Role Models aid rapid career progression
This question is relevant for both men and women now more than ever. How can we find role models to aid our own rapid career progression in business?
One such excellent role model for rapid corporate career progression is Vanessa Vallely, a true ‘rags to riches’ story. Vanessa is an honest, warm-hearted and passionate woman, who overcame her own anxieties to achieve success in the City. She left school at 15 with no qualifications or experience, but she was determined to succeed and pushed herself into jobs. She was full of energy and eager to learn and learn she did – quickly! She learnt:
- The importance of controlling emotions,
- Finding and developing sponsors, people who helped her to get to where she wanted to get to.
- To always be keen to do a brilliant job then move on to the next role
- To set herself challenges to prove to others and herself that she could do it.
This became even more important when she started her own family and sought to balance the demands of raising children with the challenges of a career, when few in the City understood how helping working mothers retains the best talent.
Vanessa became Head of Business Management at Aviva Investors and is a motivational speaker and networking guru. She has also written a book ‘Heels of Steel: Surviving & Thriving in the Corporate World’.
From such role models we can identify three core skill sets:
- Build relationships and network
- Use positive self-talk and manage your state
- Be flexible in what you do and how you communicate
1. Build relationships and network
To make rapid career progression building better relationships and networking is critical to our success.
The global economy is a spiralling web of inter-connections and businesses operate with supplier networks and collaborations as the norm. Within corporations, building relationships is of critical importance to get things done and in identifying the next career opportunity.
At Performing People, we help people to learn how to build rapport with people quickly, by using body language to match and mirror others and by using tone of voice and speed of speech. The key is to be subtle and to develop your skill so it comes across as natural. We do it naturally with people we know and we can learn to develop the skill with people we have just met.
This helps in the first few minutes but then what?
To achieve career progression, deliver for your boss and exceed their expectations, we need to understand their vision and be passionate and energetic in helping them achieve their goals.
If you find that your boss has limited ambition and does not encourage you or recognise your potential, then do an excellent job and move on.
Develop and build your network and seek out the next move that will help you get to where you want to be.
2. Use positive self-talk and manage your state
Positive self-talk ensures people keep focused and motivated to achieve what they want; it dismisses the doubts and encourages you to persist and overcome your fears.
Henry Ford is credited with the saying ‘those who say they can’t and those who say they can are both usually right’.
When someone puts us down, do we agree with them and feel bad or do we say, ‘I’m going to show you I can do this’ and feel motivated to achieve success? If the images and voices in our heads are positive, encouraging and motivational to us, then our state will be positive, motivated and energised.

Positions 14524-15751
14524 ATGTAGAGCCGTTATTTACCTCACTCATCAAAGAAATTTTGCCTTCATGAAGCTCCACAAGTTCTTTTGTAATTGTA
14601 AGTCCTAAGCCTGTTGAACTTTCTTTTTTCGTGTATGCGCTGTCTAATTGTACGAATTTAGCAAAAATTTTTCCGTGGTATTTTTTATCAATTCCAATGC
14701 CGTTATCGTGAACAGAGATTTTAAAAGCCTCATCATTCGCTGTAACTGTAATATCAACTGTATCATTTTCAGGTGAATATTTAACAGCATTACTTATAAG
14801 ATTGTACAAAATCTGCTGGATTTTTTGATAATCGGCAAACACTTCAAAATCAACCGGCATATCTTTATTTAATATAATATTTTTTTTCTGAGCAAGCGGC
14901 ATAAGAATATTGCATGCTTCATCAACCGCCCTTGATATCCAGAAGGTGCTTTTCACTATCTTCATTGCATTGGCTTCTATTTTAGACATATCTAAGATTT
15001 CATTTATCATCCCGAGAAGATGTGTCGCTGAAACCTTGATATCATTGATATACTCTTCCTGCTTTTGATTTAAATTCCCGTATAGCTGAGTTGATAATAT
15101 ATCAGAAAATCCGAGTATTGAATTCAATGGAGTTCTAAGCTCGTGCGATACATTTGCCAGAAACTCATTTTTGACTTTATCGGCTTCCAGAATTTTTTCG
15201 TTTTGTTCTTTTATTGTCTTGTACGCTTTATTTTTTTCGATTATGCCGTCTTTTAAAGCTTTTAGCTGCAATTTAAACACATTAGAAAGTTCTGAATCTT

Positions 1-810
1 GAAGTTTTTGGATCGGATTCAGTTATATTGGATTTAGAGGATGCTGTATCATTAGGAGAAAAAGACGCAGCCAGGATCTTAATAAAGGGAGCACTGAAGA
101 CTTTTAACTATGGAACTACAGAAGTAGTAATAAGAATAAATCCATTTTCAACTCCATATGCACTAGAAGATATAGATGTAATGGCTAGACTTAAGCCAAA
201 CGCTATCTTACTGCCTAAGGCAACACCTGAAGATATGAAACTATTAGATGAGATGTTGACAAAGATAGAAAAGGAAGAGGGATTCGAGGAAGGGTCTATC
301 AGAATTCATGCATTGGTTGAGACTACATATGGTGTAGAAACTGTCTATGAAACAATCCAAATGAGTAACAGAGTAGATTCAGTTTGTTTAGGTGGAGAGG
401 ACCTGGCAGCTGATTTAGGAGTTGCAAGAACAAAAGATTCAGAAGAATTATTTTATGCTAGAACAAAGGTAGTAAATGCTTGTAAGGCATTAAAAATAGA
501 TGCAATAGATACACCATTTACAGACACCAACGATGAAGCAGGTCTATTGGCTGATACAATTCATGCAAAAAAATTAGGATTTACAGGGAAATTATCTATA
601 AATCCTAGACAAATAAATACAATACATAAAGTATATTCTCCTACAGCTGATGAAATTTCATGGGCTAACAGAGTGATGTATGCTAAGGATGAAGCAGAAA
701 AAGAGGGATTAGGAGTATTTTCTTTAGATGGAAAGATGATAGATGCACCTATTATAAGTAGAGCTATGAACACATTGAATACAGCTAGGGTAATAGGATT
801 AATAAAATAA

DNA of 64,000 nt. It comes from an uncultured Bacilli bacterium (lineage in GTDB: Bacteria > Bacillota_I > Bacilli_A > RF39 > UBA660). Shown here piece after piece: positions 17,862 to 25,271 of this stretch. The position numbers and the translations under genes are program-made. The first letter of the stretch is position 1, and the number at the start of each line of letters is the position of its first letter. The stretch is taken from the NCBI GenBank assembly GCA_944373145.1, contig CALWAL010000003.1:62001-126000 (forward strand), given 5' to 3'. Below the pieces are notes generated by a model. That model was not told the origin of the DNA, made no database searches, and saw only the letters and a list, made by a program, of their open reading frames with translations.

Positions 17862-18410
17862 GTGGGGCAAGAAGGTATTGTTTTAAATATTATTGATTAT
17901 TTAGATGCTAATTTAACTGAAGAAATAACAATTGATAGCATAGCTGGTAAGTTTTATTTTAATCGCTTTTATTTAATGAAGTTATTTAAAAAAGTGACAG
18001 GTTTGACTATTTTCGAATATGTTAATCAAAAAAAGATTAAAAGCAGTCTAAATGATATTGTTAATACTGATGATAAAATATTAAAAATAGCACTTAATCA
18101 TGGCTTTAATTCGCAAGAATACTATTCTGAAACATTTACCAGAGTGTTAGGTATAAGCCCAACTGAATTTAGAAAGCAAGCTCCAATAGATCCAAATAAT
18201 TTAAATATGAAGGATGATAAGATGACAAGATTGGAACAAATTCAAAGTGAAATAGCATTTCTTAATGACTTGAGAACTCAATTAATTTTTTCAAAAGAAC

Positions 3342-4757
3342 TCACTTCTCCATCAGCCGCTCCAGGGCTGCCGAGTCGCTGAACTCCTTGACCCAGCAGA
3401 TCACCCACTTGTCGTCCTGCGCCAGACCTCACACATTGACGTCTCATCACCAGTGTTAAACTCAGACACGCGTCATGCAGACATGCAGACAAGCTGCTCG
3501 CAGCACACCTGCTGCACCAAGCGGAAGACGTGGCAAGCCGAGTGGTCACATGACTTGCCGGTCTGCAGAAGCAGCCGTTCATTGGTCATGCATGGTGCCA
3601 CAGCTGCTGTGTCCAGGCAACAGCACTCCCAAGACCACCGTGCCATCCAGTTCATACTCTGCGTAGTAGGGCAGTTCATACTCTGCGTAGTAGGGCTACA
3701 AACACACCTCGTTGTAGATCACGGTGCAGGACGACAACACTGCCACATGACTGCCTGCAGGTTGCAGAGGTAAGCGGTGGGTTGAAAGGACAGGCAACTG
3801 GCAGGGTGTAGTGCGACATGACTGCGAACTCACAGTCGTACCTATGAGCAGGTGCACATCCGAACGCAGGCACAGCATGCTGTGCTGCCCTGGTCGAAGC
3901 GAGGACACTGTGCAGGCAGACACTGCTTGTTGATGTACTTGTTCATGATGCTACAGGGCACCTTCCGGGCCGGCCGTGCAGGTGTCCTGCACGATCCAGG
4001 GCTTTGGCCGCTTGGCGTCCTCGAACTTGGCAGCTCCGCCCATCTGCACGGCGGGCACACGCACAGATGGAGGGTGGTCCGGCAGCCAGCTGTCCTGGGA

Our state impacts our physiology and vice versa; if we straighten, go for a walk, look up at the blue sky, or go and do some exercise, we will feel better and this makes our state more positive and energised. Our state then drives our behaviours; if we are feeling optimistic, energised and motivated, we are more likely to make that critical sales call or discuss a problem with an important stakeholder. If we are in a good state the outcome is more likely to be successful.
So our state drives behaviours and our behaviours influence the results we get.
People who make rapid career progression know this and ensure that they are motivated and energised at work; you can learn how to do this too.
At Performing People, we explain the NLP communication model and show you how to use positive self-talk and to manage what you say and think, to yourself and others.
3. Be flexible in what you do and how you communicate
Another ingredient to achieving rapid career progression is to develop the skill of being flexible in our behaviour and being more aware of what is going on around us.
Using NLP to develop sensory awareness helps us to notice more about people’s body language, facial expressions and tone of voice. This gives us more information about what might be going on, but don’t jump to conclusions – you need to ask them if they have a concern.
How useful would it be to be skilled at noticing subtle changes in people’s body language and speech when you are presenting or leading a meeting?
How beneficial would it be to vary and change your language and watch people come round to your way of thinking?
Bringing people with you is critical if you want them to support you.
We can also be open to our own areas for development and seek to improve our communication and influencing skills. Try new ways of saying things and see what results you get.
If you want to learn how to build better relationships, how to use positive self-talk to manage your state and achieve better results and how to develop behavioural flexibility, then call Lyndon Price on 07971 816 550 and book on the Performing People 1-Day NLP for business success course.
It is never too late to make a change for the better.